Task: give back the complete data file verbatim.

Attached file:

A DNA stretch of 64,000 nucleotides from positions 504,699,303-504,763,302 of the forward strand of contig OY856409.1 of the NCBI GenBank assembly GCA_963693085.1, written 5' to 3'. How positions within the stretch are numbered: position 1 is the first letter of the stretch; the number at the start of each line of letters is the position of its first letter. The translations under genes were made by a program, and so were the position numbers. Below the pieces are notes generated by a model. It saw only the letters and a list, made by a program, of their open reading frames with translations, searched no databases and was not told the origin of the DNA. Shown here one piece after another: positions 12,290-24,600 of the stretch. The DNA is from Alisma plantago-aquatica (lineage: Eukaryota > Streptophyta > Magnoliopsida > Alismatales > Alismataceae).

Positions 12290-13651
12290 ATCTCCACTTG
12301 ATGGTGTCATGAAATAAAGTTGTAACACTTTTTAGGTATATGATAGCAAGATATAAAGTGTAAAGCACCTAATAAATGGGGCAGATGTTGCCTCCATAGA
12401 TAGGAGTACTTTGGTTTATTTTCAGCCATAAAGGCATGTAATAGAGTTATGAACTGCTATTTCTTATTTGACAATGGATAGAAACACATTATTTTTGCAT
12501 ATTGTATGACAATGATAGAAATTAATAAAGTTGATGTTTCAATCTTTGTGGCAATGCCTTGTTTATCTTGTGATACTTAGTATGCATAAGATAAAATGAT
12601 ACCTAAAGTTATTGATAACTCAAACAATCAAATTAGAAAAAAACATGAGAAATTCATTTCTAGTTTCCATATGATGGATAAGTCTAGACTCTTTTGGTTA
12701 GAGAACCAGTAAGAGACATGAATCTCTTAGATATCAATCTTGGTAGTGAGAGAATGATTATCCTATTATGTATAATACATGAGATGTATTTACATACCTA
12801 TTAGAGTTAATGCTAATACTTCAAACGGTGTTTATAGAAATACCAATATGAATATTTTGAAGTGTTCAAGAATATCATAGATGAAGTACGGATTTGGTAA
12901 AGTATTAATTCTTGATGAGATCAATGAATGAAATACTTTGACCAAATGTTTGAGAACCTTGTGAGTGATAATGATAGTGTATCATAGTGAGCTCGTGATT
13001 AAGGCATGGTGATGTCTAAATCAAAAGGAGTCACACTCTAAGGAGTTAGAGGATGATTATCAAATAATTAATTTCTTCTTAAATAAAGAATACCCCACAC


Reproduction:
A DNA stretch of 64,000 nucleotides from positions 504,699,303-504,763,302 of the forward strand of contig OY856409.1 of the NCBI GenBank assembly GCA_963693085.1, written 5' to 3'. How positions within the stretch are numbered: position 1 is the first letter of the stretch; the number at the start of each line of letters is the position of its first letter. The translations under genes were made by a program, and so were the position numbers. Below the pieces are notes generated by a model. It saw only the letters and a list, made by a program, of their open reading frames with translations, searched no databases and was not told the origin of the DNA. Shown here one piece after another: positions 12,290-24,600 of the stretch. The DNA is from Alisma plantago-aquatica (lineage: Eukaryota > Streptophyta > Magnoliopsida > Alismatales > Alismataceae).

Positions 12290-13651
12290 ATCTCCACTTG
12301 ATGGTGTCATGAAATAAAGTTGTAACACTTTTTAGGTATATGATAGCAAGATATAAAGTGTAAAGCACCTAATAAATGGGGCAGATGTTGCCTCCATAGA
12401 TAGGAGTACTTTGGTTTATTTTCAGCCATAAAGGCATGTAATAGAGTTATGAACTGCTATTTCTTATTTGACAATGGATAGAAACACATTATTTTTGCAT
12501 ATTGTATGACAATGATAGAAATTAATAAAGTTGATGTTTCAATCTTTGTGGCAATGCCTTGTTTATCTTGTGATACTTAGTATGCATAAGATAAAATGAT
12601 ACCTAAAGTTATTGATAACTCAAACAATCAAATTAGAAAAAAACATGAGAAATTCATTTCTAGTTTCCATATGATGGATAAGTCTAGACTCTTTTGGTTA
12701 GAGAACCAGTAAGAGACATGAATCTCTTAGATATCAATCTTGGTAGTGAGAGAATGATTATCCTATTATGTATAATACATGAGATGTATTTACATACCTA
12801 TTAGAGTTAATGCTAATACTTCAAACGGTGTTTATAGAAATACCAATATGAATATTTTGAAGTGTTCAAGAATATCATAGATGAAGTACGGATTTGGTAA
12901 AGTATTAATTCTTGATGAGATCAATGAATGAAATACTTTGACCAAATGTTTGAGAACCTTGTGAGTGATAATGATAGTGTATCATAGTGAGCTCGTGATT
13001 AAGGCATGGTGATGTCTAAATCAAAAGGAGTCACACTCTAAGGAGTTAGAGGATGATTATCAAATAATTAATTTCTTCTTAAATAAAGAATACCCCACAC